less_than (other: DvQuantity[1]): Boolean {
        valid_comparison: is_strictly_comparable_to (other)
    // specify algorithm

is_strictly_comparable_to (other: DvQuantity[1]): Boolean {
    // specify algorithm

The algorithms are specific to each descendant type of DvOrdered, and they are whatever we agree on. They would then be implemented in the relevant types in the relevant implementation libraries.

I am not saying we need to implement ordering on any DV types, only that if we do, the above is the way to do it: agree on the semantics, add them to the specification, and implement in the normal way.

The only thing that is not solved in the current framework is that we don’t have the latest form of BMM implemented that would include the mappings from operator symbols to method names for classes openEHR defines. For assumed types, I would suggest that a private operator symbol -> method mapper is always needed, since the methods may be different in each implementation, since they are supplied by Java, C#, etc and whatever libs are being used for the primitive types, date/times etc.

None of this seems controversial to me.

I mean it’s easy to have two instances of some type or other and implement comparison any way specification defines, and it’s easy to do this for any defined type, and it’s easy to implement a generic method that takes two objects and determines whether they are (according to specification) comparable and, if they are, compare them.

What is hard is to implement this comparison over indices that enable AQL engine to filter through billions of stored compositions in sub-second time. It’s still doable (usually), but it’s not straightforward, not generic, requires a lot of ingenuity and might not be worth it if it brings nothing major to the customers.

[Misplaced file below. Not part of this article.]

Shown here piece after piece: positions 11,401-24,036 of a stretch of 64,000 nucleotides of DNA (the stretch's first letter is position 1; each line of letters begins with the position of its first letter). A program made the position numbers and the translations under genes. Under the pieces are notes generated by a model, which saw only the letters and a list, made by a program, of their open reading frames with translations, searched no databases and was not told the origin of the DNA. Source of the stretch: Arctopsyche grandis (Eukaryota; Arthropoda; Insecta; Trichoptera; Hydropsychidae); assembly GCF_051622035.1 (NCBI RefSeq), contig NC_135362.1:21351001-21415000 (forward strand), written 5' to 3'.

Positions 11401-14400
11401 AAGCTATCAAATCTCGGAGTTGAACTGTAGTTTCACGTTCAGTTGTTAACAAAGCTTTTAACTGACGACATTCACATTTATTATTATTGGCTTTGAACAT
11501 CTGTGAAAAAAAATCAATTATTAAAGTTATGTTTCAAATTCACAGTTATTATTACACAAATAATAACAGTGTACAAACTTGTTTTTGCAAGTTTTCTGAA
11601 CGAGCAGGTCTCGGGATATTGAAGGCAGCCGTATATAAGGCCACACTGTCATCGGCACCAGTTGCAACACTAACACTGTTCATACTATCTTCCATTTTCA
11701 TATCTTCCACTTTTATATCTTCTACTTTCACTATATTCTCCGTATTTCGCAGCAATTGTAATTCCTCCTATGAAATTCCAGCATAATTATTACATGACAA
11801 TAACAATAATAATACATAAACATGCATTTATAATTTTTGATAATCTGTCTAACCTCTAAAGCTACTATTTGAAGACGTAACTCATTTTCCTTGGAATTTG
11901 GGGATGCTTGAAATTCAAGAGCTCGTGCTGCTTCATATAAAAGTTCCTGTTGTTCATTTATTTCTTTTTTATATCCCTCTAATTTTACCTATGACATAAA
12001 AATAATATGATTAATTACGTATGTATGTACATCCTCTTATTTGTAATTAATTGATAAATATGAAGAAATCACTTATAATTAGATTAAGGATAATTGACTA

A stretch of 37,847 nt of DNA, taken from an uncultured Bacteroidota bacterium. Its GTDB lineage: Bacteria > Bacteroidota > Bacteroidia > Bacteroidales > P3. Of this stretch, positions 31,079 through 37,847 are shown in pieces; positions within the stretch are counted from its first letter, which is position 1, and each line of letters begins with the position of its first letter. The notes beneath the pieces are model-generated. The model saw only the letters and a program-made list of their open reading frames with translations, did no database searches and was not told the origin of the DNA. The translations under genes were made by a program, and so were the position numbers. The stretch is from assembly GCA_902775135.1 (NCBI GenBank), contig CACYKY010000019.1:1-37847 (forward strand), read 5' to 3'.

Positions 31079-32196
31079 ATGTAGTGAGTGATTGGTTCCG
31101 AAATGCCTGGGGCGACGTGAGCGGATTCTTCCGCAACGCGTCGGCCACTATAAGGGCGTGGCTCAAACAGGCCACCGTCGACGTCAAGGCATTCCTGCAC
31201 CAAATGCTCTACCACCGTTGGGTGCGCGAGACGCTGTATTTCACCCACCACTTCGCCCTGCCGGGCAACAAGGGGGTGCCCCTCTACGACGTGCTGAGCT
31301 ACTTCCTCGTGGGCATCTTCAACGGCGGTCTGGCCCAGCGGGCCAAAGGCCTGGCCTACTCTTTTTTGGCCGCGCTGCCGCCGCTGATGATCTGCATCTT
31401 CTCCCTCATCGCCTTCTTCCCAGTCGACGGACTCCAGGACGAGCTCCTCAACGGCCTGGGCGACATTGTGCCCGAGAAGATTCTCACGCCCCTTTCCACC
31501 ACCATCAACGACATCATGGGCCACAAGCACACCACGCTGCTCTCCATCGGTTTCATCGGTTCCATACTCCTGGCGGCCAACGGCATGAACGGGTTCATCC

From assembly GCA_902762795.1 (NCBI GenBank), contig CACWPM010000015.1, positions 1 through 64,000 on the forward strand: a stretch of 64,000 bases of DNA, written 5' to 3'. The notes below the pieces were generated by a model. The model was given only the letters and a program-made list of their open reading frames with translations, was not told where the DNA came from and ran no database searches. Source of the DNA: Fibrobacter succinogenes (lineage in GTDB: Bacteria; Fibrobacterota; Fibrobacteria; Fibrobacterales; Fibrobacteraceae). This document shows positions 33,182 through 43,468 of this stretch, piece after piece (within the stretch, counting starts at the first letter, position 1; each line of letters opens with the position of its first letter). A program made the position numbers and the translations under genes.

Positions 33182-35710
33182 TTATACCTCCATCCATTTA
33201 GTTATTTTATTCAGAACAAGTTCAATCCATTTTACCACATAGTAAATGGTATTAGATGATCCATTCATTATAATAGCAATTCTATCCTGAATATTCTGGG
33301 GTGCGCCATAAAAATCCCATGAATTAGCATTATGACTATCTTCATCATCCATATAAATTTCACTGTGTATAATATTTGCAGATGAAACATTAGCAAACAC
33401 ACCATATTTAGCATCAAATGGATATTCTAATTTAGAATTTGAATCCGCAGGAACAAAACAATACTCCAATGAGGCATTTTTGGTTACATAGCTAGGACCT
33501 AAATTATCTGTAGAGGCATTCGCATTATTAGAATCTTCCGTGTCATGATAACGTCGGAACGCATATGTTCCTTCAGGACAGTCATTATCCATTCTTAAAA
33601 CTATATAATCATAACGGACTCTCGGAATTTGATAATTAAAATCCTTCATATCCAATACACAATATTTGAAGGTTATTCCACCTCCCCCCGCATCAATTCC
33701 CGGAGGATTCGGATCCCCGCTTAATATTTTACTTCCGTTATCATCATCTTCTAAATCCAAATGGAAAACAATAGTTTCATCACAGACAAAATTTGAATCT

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Ok - so I think you are talking performance optimisation. I would have thought that approaches to that would include being able to access more or less any fragment of code from a main library (in Java, C# etc) from a ‘stored procedure’ invocation, which is possible for some years in Postgresql and I assume other DBs. Not really my area admittedly, but it doesn’t seem to me that performance considerations would change how we specify the semantics? Or if so, I don’t yet see how - are you proposing that we specify a dedicated ‘data comparison module’ for AQL or similar?

NB: I also agree that if some specific semantics like DvCodedText < DvCodedText doesn’t bring obvious value to AQL users, we probably shouldn’t be doing it…

Of course my point of view is impacted by implementation considerations as well. :slight_smile: If I saw it as something very beneficial for users, I’d be pushing it, but I really don’t. We’ll spend a lot of time discussing how to compare quantities or durations, and at the end the query authors won’t be sure any more what goes and will mostly work with primitive types anyway. (Comparing quantities with automatic conversion in expression language would be nice, though. :slight_smile: )

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Inclined to agree. Anyway, to implement DvQuantity ‘<’ properly, you actually have to define a function like this:

less_than (other: DvQuantity[1]; quantity_checker: lambda (dvq1, dvq2: DvQuantity): Boolean): Boolean {
        valid_comparison: is_strictly_comparable_to (other, quantity_checker)
    // specify algorithm

where quantity_checker is an agent / lambda that takes two DvQuantities and (probably) goes and looks in a units/properties knowledge service to figure out that ‘mm[Hg]’ and ‘kPa’ are in fact comparable, and what is the conversion factor.

The other way to implement ‘<’ on some complex types like DvQuantity is indeed to define a DataValueComparator class, or similar, that knows all about units knowledge base, terminologies, and other resources needed to do proper comparisons.

One of the above approaches is actually the minimum for correct processing (my earlier bit of code conveniently skimmed past this detail :wink:

I am happy to stay well away from this right now…

just for future references, i will cross-link this here: Aql: clarify types supported by relational operators